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UH Hilo students at Kalaupapa National Historical Park.

Student Group: Chanting “Ua Ao Hawaiʻi”

Kevin. Ammons: Welcome to the Preservation Technology podcast, the show that brings you the people and projects that are bringing innovation to preservation. I’m Kevin Ammons with the National Park Service’s National Center for Preservation, Technology and Training.
Today we join Jason Church as he talks with students from the University of Hawaiʻi at Hilo. In this podcast, they talk about the Hawaiian studies program at University of Hawaii.

Student Group: Singing Hawaiian Song.

Jason Church: Introduce yourselves and tell me a little bit about the program.

Makoa: Aloha, mai kākou my name is Kekamamakoaaka’ilihou Kaleilani Caceres but I go by Makoa.

Emma: Aloha, ʻO wau ʻo Emma Kawaikahi Tanigawa, I just go by Emma.

CJ: Aloha, my name is Kenneth Clinton John Sweezey and I go by my middle initials, CJ.

Makoa: But to best explain Hawaiian studies, UH Hilo is really a place where the Hawaiian language is kind of revitalized, so a lot of our professors nowadays were the original folks who first made the first Hawaiian language text book. So, a lot of our focus is on revitalizing the Hawaiian language because it was almost a dead language at one point prior to the first Hawaiian renaissance in the 1970 -80s.
But we learn a bunch of different things involving language and culture. So, we have this thing called Kumu Honua Mauli Ola, which is the foundation of what a Hawaiian identity consists of. So, that includes language, spirituality, body language and all sorts of things. Throughout all of our courses at UH Hilo, base all of the coursework on those foundational beliefs.

Jason Church: So, what kind of things do you study in the program?

Makoa Caceres doing conservation to grave markers at Kalaupapa National Historical Park.

Emma: Besides language, we also study things such as traditional uses of native Hawaiian plants, we study traditional mele, traditional hula, we also have a papa iʻa class which is a class about ocean animals, fishing, stuff like that.

Makoa: There’s two pathways; so, there’s continuing the culture, which a lot of those courses focus on the revitalization of language and prepping you to become a teacher. So, UH Hilo actually has the only teacher accreditation master’s course that’s completely done within Hawaiian language and that program is really meant to prepare some of our students to become teachers in the Hawaiian Immersion programs that the state provides. For those parents who put their children and want them to be educated primarily in the Hawaiian language.
And the other pathway, monitoring the culture, that’s kind of where they try to connect the Hawaiian studies program to all the other disciplines. So, some of the classes that count towards that degree our marine science programs, a lot of anthropology programs, history classes and that kind of stuff.

Jason Church: So, what drew you three to the Hawaiian studies?

Emma: Okay so, when I joined the Hawaiian studies program, my main goal for myself, was actually to learn as much traditional knowledge as I could in order to help educate others that do not have this same opportunity regardless of age, regardless of gender, regardless of race, because I feel like even in public schools all across Hawaiʻi, they don’t really have a good strong foundation when it comes to Hawaiian studies being implemented within public schools. Developed, not only in schools but also in like all of Hawaiʻi and help it become our traditional knowledge, become more normalized.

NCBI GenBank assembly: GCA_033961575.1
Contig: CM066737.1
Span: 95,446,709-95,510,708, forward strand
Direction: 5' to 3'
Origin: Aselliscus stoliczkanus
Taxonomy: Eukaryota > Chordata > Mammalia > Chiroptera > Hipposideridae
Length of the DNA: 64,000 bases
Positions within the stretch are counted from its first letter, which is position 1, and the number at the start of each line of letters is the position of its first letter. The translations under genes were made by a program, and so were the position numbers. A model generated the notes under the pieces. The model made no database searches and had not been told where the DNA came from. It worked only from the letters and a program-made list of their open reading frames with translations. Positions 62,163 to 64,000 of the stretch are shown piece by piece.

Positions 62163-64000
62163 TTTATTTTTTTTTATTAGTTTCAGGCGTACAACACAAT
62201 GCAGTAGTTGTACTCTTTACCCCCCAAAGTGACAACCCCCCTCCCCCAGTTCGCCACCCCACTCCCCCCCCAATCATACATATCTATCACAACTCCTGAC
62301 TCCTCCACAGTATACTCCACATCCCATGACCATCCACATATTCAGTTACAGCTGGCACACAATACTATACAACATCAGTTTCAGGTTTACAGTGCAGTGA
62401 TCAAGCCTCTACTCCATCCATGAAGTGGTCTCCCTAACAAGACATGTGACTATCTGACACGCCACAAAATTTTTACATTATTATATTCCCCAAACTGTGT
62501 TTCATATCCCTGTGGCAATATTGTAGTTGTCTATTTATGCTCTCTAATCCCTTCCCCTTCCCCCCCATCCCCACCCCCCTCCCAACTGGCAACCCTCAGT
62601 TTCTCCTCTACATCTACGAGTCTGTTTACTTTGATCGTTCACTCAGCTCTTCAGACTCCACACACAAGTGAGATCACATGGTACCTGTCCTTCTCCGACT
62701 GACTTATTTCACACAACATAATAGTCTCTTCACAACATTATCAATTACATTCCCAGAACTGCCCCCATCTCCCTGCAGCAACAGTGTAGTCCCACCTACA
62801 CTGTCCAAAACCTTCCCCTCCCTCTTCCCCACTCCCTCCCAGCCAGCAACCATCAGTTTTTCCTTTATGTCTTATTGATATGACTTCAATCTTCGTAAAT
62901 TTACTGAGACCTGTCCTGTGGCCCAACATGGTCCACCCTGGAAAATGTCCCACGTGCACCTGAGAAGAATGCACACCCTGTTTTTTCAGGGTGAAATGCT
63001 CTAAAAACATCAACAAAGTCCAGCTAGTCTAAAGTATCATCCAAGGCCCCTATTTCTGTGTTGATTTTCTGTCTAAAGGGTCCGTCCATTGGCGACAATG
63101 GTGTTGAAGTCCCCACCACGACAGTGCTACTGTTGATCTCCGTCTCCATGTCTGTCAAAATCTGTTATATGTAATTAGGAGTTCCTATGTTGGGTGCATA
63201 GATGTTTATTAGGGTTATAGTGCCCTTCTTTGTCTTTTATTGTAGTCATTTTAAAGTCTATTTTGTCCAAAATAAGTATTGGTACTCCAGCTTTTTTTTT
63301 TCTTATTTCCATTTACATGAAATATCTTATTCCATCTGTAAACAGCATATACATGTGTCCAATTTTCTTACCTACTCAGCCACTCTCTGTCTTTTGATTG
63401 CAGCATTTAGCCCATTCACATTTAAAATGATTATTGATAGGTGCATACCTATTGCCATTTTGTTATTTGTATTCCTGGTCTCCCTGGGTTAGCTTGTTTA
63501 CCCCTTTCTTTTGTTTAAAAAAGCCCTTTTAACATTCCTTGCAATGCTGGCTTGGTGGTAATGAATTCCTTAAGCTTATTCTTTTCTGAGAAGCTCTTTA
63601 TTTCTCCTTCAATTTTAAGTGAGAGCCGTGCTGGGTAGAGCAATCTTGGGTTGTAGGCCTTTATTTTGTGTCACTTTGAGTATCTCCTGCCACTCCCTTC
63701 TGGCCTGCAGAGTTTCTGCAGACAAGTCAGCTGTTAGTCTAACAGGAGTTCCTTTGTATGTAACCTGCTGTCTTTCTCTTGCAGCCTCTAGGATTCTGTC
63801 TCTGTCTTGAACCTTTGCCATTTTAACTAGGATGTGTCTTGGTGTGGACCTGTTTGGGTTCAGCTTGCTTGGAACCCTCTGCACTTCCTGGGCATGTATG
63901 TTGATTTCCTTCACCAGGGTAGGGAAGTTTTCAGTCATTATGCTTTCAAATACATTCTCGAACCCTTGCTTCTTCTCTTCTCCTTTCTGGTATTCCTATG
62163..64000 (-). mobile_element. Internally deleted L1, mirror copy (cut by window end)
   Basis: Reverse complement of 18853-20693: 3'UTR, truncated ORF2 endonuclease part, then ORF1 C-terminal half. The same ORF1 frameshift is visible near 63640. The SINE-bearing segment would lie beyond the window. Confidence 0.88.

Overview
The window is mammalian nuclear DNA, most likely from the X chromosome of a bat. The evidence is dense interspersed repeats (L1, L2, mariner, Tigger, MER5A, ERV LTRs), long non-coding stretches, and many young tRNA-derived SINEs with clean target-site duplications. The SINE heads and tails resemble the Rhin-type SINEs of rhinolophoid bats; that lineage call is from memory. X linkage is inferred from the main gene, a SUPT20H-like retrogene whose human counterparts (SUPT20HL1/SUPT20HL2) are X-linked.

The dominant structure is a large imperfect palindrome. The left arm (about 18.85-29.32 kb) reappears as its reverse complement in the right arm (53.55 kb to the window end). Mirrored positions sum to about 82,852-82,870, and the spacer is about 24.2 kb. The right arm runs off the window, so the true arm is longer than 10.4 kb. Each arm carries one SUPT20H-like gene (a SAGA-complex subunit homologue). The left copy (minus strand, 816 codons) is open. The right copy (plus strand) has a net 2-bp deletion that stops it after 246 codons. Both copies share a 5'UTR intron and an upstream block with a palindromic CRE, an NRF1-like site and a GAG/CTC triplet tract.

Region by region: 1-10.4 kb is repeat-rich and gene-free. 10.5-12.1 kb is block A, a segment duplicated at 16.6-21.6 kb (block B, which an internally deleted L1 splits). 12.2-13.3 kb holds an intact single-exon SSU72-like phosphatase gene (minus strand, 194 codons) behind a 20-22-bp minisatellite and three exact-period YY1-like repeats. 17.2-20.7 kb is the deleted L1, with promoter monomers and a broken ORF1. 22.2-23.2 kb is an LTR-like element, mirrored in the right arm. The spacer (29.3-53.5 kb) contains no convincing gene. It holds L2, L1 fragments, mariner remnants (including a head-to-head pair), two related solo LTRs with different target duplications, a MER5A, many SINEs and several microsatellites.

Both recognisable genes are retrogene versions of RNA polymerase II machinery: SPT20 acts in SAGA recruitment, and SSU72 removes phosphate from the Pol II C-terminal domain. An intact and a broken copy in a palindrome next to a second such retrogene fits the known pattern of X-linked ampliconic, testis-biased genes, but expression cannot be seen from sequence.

CJ Sweezey after cleaning the grave of Hawaiian songwriter Bernard Punikala.

CJ: I think that when I moved back home to Hilo, I went and lived with my grandfather, who I have never had a relationship with and he’s from Kalapana. Just learning from him, learning about that side of the family made me realize that I wanted to learn more about this place that I call my home or my second home.

Being back in school, especially in higher education in college has allowed me to really open many doors to learn about it.

Makoa: So the reason that I ended up joining the Hawaiian studies program, my parents met at UH Hilo and they were both in the Hawaiian studies program back in the late 90s.

When I was born, I was put into a Hawaiian Immersion preschool Aha Punana Leo o Kona and then as soon as I graduated from there, I went to kindergarten, from kindergarten through sixth grade, I was taught primarily in Hawaiian, in one of our Hawaiian Immersion schools, at Ke Kula Kaiapuni ʻo Waiau.

So, throughout my entire life, the Hawaiian language was all I knew and Hawaiian studies, wasn’t something that I needed to study to know, that was just my life was Hawaiian studies. Everything that I was taught from my parents, and everything at home is basically what I’m learning in class now. So, it makes it really easy for me.

The reason why I decided once I graduated high school, to jump back into it was because I felt my Hawaiian ideology that we have this thing called ʻO wau ma kuleana, which means to take care of your responsibilities. But to say that kuleana equals responsibility isn’t completely true. It’s more a part of who you are, it’s more a part of your identity, that you’re not your truest self unless you’re doing what you’re supposed to be doing for the betterment of your community.